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Voluntary sterilisation and access to IVF in Québec
  1. Katharine Browne
  1. Department of Philosophy, Langara College, Vancouver, Canada
  1. Correspondence to Katharine Browne, Department of Philosophy, Langara College100 W 49th Ave, Vancouver, BC V5Y 2Z6; kbrowne{at}langara.ca

Abstract

Bill 20, An Act to Enact the Act to promote access to family medicine and specialized medicine services and to amend various legislative provisions relating to assisted procreation, was introduced to reduce costs associated with Québec's healthcare in general and in vitro fertilisation (IVF) in particular. Passed in November 2015, the new law introduces a number of exclusion criteria for access to and funding for IVF treatment. Remarkably, one exclusion criterion—prior voluntary sterilisation—has prompted little critical commentary. The two justifications offered for restricting funding for IVF on the basis of voluntary sterilisation are that (1) there are cheaper options than IVF for sterilised individuals who want children, and (2) society should not have to pay for IVF for persons who are infertile by choice. I argue that both of these justifications are unsatisfactory, insofar as they contravene the chief value underlying, and current practices of, Canadian healthcare, and rely on problematic ascriptions of personal responsibility for health.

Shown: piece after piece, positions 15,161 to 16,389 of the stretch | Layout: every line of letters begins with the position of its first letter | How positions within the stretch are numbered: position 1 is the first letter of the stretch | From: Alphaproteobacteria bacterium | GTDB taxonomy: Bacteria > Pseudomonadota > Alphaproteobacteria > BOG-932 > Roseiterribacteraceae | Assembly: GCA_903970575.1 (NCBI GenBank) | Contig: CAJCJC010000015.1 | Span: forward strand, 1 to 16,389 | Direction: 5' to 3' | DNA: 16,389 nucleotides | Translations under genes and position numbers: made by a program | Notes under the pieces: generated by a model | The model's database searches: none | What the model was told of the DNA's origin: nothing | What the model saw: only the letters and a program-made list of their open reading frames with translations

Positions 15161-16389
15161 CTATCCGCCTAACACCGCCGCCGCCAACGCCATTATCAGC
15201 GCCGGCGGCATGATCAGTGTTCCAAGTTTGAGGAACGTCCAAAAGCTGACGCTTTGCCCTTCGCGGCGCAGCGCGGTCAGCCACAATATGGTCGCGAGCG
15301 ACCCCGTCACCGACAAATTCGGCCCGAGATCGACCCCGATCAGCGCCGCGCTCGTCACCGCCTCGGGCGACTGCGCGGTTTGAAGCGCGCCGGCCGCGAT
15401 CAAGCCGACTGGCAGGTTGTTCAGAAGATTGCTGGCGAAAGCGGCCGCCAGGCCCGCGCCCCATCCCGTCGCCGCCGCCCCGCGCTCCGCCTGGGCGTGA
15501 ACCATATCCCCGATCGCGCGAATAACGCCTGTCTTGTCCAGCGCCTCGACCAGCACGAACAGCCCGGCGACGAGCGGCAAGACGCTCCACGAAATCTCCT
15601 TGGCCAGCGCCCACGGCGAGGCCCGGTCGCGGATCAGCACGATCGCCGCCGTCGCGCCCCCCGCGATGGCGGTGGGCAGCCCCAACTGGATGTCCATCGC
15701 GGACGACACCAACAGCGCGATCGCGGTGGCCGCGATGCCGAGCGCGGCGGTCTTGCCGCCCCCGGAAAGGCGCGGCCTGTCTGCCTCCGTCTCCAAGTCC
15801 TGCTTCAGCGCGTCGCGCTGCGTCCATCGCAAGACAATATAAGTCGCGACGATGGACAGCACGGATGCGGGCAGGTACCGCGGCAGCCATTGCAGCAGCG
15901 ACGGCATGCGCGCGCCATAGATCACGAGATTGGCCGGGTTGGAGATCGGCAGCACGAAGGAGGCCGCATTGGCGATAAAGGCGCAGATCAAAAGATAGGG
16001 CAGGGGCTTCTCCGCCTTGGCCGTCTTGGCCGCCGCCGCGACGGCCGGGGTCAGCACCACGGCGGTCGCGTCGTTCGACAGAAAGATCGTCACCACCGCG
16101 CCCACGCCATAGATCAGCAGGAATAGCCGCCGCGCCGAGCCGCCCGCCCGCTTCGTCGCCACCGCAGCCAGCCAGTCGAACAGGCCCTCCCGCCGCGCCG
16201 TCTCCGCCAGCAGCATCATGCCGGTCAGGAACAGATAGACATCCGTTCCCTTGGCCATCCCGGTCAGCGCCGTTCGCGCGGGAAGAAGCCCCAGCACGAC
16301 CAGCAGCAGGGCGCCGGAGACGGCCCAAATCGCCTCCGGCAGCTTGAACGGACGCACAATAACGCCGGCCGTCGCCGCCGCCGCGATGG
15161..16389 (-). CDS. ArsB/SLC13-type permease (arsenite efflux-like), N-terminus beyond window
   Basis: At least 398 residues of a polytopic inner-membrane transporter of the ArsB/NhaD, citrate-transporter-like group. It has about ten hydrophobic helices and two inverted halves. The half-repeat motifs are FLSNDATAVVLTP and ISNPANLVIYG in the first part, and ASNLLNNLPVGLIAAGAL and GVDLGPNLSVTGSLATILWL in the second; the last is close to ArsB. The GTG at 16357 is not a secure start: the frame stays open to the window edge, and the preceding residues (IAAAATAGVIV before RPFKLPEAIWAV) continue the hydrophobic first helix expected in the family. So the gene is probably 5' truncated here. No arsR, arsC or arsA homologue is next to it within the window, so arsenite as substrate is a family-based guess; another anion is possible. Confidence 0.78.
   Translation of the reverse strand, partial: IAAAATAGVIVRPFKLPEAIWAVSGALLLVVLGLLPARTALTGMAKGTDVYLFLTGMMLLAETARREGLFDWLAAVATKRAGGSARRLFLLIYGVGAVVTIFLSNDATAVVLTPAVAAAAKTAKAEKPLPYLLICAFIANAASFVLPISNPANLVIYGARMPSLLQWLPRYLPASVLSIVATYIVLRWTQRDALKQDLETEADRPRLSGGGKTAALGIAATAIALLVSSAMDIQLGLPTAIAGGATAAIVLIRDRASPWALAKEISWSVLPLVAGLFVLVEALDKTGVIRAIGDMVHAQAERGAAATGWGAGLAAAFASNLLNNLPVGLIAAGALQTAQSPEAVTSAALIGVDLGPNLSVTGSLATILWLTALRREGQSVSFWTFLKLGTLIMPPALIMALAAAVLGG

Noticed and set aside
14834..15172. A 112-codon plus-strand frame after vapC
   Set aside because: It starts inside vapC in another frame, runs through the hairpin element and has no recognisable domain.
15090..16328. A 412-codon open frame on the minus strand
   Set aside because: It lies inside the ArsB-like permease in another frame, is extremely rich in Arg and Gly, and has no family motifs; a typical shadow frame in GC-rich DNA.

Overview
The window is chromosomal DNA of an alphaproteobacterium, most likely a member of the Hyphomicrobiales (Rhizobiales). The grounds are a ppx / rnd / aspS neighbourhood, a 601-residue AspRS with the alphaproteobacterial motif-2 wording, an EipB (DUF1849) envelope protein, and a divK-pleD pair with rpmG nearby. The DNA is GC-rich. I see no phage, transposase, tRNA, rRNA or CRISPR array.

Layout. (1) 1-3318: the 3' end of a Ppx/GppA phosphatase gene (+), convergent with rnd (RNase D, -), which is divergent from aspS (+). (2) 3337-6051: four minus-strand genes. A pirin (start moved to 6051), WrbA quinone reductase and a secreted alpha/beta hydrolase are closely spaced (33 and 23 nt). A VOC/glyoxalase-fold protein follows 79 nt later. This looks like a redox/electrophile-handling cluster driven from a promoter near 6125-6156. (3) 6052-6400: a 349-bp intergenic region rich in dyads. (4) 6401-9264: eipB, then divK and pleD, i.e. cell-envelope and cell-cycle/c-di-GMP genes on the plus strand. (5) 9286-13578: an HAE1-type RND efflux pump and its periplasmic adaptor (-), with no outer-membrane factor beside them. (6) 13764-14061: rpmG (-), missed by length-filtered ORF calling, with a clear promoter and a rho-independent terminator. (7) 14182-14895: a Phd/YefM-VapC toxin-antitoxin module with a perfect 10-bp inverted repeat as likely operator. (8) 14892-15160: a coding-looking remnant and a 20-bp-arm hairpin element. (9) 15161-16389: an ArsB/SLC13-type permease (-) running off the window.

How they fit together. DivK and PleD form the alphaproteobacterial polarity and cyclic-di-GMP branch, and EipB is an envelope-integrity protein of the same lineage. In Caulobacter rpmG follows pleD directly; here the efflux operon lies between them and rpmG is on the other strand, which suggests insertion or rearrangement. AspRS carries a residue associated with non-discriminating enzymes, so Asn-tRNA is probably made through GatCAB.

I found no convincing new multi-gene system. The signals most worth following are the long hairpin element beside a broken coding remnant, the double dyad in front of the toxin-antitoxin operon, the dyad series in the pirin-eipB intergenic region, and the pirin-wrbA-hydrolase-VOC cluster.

• allocation of healthcare resources
  • in vitro fertilization and embryo transfer
  • sterilization
  • bill, laws and cases
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Footnotes

  • Competing interests None declared.

  • Provenance and peer review Not commissioned; externally peer reviewed.

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